Peppery Parmesan Polenta with Spicy Sausage Sauce
I'd like to begin by thanking Cooking Light...this recipe made my Friday night. And how fun is it to say the title: Peppery Parmesan Polenta with Spicy Sausage Sauce. ( I added the 'Peppery' part just to make it even.) I was outside taking a picture of the plate of food, sneaking a quick bite, and literally raised my eyes and spoke out loud saying "Ohhh my. This is delicious!". It was just me and the front porch out there at the time, but I needed to announce it to someone or in this case, something: the unassuming front porch window.
After all this house de-cluttering, I actually have time to take a few minutes each night to sit down and look at current magazines. This was sort of unheard of in my past life. I usually let them pile up for months (or sometimes years) and then get overwhelmed, and don't take true time to look through them. But this month I did...and it is super.
Polenta is one of those recipes that I always forget about, which is unfortunate because it is so quick to make and so versatile. I assisted a cooking class a few months ago, and she made sweet polenta with milk and dried cranberries and orange zest. At The Dinette, a cute little Euro-bistro in town, they make it more like grits drizzled with olive oil, where you spoon it onto your plate. You can also add fresh herbs and different cheeses and put it into a pan and bake it, and serve in slices. This recipe is more in the middle, and well worth every minute of the preparation. And the good news is that it doesn't take very long to make.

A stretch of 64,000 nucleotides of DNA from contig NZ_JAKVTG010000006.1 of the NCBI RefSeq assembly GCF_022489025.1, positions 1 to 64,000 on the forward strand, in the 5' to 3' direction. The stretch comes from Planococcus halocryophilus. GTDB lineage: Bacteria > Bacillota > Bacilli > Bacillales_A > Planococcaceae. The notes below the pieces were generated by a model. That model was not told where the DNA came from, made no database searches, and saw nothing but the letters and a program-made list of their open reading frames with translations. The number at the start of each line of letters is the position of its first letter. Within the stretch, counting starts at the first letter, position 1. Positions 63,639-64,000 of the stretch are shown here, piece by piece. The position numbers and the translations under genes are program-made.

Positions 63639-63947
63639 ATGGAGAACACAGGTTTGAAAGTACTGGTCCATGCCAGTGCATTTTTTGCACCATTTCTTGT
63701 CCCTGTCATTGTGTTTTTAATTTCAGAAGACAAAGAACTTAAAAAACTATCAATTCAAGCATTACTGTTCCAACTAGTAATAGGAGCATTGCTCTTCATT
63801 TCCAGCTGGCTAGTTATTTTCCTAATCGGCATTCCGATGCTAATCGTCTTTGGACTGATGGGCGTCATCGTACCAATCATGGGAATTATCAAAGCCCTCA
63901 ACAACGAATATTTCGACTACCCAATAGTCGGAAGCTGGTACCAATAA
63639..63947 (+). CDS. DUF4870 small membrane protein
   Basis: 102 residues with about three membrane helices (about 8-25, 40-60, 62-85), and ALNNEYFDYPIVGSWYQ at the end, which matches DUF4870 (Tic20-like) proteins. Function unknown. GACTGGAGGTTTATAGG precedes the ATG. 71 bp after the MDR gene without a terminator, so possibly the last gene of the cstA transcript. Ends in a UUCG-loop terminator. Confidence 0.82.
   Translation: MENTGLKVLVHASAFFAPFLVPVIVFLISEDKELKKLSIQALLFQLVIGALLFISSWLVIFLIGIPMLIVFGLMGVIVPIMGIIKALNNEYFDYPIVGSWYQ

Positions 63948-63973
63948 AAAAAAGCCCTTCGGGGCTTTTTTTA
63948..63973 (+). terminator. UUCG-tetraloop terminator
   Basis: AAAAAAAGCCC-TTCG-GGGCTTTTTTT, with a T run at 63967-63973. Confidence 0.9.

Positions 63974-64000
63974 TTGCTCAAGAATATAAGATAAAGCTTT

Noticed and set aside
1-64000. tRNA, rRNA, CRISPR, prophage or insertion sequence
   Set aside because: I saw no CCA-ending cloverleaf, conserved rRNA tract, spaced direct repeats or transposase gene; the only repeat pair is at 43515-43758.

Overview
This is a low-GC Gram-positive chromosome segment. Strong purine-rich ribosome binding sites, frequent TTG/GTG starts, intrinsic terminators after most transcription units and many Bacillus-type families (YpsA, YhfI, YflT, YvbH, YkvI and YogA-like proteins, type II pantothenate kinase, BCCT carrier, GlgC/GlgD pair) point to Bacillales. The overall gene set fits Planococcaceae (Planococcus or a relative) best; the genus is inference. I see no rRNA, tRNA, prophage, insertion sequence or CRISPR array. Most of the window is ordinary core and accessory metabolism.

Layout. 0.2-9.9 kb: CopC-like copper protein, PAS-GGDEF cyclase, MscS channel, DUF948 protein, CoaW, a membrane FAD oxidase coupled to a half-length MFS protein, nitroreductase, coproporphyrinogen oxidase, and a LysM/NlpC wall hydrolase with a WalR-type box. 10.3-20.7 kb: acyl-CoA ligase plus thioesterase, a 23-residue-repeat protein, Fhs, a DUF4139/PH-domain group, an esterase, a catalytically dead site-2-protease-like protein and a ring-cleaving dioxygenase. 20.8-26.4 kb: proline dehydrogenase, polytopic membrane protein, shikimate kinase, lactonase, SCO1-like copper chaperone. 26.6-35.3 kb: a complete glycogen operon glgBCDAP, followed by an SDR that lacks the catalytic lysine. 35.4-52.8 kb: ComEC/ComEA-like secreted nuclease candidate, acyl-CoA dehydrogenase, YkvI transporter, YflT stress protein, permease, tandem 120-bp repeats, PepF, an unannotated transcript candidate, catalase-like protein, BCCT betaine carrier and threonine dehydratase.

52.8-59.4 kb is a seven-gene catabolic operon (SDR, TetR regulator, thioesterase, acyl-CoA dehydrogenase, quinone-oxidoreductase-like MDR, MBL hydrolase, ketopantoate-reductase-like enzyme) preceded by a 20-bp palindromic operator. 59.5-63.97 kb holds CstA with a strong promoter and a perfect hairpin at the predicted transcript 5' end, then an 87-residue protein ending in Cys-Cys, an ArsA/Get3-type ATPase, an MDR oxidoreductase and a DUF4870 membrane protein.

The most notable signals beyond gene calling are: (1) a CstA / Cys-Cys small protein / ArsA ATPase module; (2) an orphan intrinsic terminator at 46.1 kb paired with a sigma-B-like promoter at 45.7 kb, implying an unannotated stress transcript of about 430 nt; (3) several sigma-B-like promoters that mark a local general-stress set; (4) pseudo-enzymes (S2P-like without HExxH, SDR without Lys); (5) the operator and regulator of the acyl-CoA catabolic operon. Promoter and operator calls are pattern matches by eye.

I have a few notes about this recipe. You can absolutely make it vegetarian by using veggie sausage, or tofu, or just eliminate the sausage altogether and add vegetables or beans. Use vegetable broth instead of chicken, and you have a veg meal. I cut the original recipe in half and only changed a few components. It originally called for fresh oregano, but I didn't want to buy a whole container, so I used dried. So if you use fresh, use about 1 1/2 tsp. Keep the basil fresh versus dried if you can. It really transforms the sauce right at the end. Polenta is essentially just cornmeal. So if you have cornmeal on hand, (like I do), you can simply use that. Or if you want to follow the original recipe, use quick-cooking polenta. I added sauteed asparagus on the side for extra vegetables and color. But any vegetable or side will do.
Come visit my blog to see the recipe! www.anopencookbook.blogspot.com
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